Friday, December 20, 2013

Things I Miss

It’s been a while since I’ve blogged, mostly because I’ve been both very busy and sick.  However, I’ve been keeping a little list and now it’s time to share it.  It’s titled “Things I Miss”, and I’ll dispense with the usually people categories; everyone misses their family and friends, so nothing blog-worthy in that.  However, I have a few items that are perhaps particular to living in India; let’s see!
1.     Fresh herbs, other than cilantro.  If you like cilantro, you’re in good shape.  If you are used to cooking and tasting fresh herbs in your food other than cilantro, India is not the place for you.  Very seldom I see a sad looking bunch of parsley, which I grab and take home to try to resuscitate into something I can use.  While in Chennai during Thanksgiving, I went to the “foreigner’s store”, a place where you can find a few cheeses, and other non-Indian prepared foods at non-Indian prices.  I was elated to find some quality Grana-Padana and Parmegiano cheeses, but I was shocked to find a head of my old friend rosemary in a cold case.  I grabbed it immediately and took it to the counter, where I refused to let the sacker have it (needed an inservice on handling precious cargo) and rushed it to my hotel room to keep it for a week before I left.  Many chicken paillards and other mediterrarean delights later, I said good bye to the rosemary, but visions of thyme dance in my head for when I return in February to Chennai.
2.    SECOND:   Service people who show up and with whom I can communicate.  We have an electrician that our super calls when things are beyond him whom S and I have dubbed him “Monday Max”.  Our 1-year-old RO (reverse osmosis) water cleansing machine went on the blink about 2 weeks ago, and Monday Max was called in to “do the needful”.  He looked at the machine, took out a part that looked rather important, and turned to leave.  I beat him to the door and asked when he would be returning, hopefully with a new part.  This was on Friday, and I suggested perhaps next Wed or Thursday?  No, ma’m, not that long, Monday Max. [translation: Monday is the maximum amount of time that will be required before I return with the new part.]
We blew by one Monday, then a second, before Monday Max appeared again.  We called and we visited our super about every 3 days, but Monday Max had run into some “Irregularities”.  Whether it was with the RO part, his bowels, or legal issues surrounding servicing RO machines, we were clueless.  It took about 2 weeks, but we now have a working RO machine.
3.     THIRD:  Using a credit card over the phone.  This past week I have visited two banks to make deposits in other people’s accounts, and taken cash bundles like I’m paying off a kidnapper to various businesses, all because almost no one will take credit card information over the phone.  I believe there is actually a federal law against it, a law the Indian people have decided to obey.  Yesterday I spent over an hour on the phone with my least favorite airline consolidator changing the date of a ticket, because I’m not allowed to tell them to charge it to the account.  They have to bill me in live time while I wait on the phone, then pay the bill by ME putting in the credit card information, and then them waiting for it to be verified, and only then will they issue a new ticket.  I may have whined about this before, but I called Iowa City to transact some business twice in the last week and each time people couldn’t wait to take my credit card info, and then be done with me, and sent me an email receipt within the hour.  It took me back to a gentler time in my financial life, certainly.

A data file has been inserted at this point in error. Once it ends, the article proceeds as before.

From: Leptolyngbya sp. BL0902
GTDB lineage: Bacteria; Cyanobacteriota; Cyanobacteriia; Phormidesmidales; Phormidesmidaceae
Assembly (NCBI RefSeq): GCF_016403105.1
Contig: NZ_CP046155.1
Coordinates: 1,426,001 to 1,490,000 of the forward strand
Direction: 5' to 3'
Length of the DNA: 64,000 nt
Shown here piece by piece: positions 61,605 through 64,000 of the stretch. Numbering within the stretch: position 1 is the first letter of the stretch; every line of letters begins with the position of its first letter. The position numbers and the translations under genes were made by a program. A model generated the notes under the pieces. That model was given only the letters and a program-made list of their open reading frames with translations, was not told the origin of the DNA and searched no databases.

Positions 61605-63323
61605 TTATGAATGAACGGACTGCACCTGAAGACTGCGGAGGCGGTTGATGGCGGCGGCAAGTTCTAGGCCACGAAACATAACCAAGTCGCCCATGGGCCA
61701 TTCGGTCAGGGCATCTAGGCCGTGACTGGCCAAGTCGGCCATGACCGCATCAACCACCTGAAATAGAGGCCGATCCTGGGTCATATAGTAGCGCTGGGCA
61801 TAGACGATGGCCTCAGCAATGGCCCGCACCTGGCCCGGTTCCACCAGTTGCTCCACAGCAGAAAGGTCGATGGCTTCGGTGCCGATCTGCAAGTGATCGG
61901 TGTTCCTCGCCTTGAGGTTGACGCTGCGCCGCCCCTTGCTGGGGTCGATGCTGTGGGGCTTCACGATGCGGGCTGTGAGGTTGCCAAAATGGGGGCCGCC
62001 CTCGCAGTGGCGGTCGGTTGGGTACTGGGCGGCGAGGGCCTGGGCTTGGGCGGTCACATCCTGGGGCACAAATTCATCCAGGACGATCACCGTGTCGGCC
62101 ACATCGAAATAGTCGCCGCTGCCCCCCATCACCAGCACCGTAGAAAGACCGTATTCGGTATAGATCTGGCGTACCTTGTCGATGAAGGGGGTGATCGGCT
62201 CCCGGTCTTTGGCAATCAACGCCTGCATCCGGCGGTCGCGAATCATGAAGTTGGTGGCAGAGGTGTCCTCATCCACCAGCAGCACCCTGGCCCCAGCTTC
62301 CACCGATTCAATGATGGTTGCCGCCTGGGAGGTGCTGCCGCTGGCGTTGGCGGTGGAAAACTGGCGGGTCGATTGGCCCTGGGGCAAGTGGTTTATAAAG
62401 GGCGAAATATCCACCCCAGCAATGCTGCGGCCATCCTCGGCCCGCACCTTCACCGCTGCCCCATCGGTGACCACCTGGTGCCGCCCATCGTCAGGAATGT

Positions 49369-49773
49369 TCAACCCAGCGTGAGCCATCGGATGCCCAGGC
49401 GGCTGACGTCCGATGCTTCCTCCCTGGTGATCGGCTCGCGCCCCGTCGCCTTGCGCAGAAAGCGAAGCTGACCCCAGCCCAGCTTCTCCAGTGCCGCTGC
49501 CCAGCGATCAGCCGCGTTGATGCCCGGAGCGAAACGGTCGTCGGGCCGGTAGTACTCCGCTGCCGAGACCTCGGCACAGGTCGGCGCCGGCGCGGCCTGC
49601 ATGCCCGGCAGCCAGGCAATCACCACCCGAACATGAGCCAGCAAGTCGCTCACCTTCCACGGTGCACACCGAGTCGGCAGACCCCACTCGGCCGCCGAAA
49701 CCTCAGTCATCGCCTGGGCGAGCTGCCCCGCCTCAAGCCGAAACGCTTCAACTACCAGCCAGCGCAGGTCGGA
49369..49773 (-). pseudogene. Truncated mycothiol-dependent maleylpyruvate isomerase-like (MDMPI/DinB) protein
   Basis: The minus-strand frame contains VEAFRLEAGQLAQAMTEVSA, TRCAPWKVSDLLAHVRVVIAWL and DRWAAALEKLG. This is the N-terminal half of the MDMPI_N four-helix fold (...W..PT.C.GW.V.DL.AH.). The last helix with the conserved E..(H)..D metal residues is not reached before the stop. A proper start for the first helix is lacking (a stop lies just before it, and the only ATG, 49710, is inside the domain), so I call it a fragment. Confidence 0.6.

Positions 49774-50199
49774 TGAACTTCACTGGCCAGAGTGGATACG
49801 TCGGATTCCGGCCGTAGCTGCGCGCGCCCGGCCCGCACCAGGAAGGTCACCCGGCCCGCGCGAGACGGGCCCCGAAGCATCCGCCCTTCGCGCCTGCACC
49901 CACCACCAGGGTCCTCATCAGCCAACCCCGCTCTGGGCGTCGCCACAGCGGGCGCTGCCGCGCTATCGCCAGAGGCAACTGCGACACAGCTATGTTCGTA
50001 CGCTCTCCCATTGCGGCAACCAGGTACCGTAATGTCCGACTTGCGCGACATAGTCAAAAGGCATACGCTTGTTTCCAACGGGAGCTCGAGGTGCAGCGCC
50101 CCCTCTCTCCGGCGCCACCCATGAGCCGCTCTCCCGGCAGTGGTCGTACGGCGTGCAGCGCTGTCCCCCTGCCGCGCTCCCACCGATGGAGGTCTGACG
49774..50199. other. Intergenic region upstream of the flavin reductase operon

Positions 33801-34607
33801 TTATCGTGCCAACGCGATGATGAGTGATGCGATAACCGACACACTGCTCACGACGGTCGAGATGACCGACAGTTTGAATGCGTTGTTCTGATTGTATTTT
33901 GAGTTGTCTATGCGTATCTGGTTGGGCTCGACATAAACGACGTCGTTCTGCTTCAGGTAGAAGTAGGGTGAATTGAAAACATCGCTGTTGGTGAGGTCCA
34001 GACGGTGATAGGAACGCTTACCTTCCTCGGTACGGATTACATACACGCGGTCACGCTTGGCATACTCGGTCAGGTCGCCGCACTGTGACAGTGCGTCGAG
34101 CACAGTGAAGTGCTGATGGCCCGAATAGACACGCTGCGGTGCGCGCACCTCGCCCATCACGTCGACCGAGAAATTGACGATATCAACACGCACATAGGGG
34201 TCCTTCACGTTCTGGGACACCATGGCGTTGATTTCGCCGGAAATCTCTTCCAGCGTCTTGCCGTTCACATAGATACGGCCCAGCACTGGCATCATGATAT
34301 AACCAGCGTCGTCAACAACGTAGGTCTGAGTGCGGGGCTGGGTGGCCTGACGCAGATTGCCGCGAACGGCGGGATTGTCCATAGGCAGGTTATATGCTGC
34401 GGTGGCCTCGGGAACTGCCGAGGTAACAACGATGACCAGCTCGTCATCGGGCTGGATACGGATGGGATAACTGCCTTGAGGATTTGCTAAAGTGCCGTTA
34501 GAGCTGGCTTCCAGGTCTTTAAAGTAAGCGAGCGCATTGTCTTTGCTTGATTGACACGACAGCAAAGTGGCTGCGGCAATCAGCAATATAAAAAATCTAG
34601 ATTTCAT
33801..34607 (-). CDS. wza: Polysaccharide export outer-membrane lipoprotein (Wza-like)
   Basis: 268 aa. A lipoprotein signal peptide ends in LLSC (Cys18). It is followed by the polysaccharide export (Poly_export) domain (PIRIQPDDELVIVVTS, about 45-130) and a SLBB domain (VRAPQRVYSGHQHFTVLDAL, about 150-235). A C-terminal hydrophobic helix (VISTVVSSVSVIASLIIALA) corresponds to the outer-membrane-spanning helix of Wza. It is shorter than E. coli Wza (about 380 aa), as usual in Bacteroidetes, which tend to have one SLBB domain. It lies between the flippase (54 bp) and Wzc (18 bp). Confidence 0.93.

4.     FOURTH:  A final thing I miss is being able to go into a restaurant, study the menu, make a choice, order it, and then wait for it to appear.  There are many potential break downs in this process in India, but here are a few.  First, you need to know when to go to the restaurant.  Its ‘timings’ are quite important, and not only to know when you can order, but WHAT you can order.  In the south, one doesn’t order appam for the mid-day meal, only for breakfast, or for dinner.  If you want pappad, some establishments only serve those at lunch time. And the famous South Indian dosa is served as a breakfast staple, or for an evening snack, but never at lunch time, I think….  If you’ve gone to a restaurant when orders are being taken, the next step is to see what the food possibilities REALLY are, not what the menu says.  Menus in many places we’ve frequented in the south are exercises in writing descriptions, and making lengthly lists, but when you order something, many times you will be told by the waiter one of four things:  (a) not available, (b) evening time, not now, (c) complete (translation: we’ve run out, there is no more for you, choose again.), or (d) NO, reason is undecipherable, or none is given at all.  Many times you will get one of these replies after the waiter has spent considerable time describing the dish to you, and telling you how first rate it is.  Hmmmmm. The trick is not to get bogged down, but keep your palate flexible, and have many options at the ready.  Sometimes I’ve had to regroup after 2 or 3 get the “no-go” response, but you gotta give it to me, I always find something to eat.
There are several things I DON’T miss about living in Iowa, many which revolve around the weather this time of year, combined with the 8:00 report-to-work time.  It’s always a trade-off living in a different place than you’re most comfortable in, but we’re still believe we have a good list of things we like about living here.  Sometimes, I’d just like a salad with fresh parsley while I use my credit card online to order exactly what I want to eat and have it arrive at my door.  It’s a lot to ask, I realize now.

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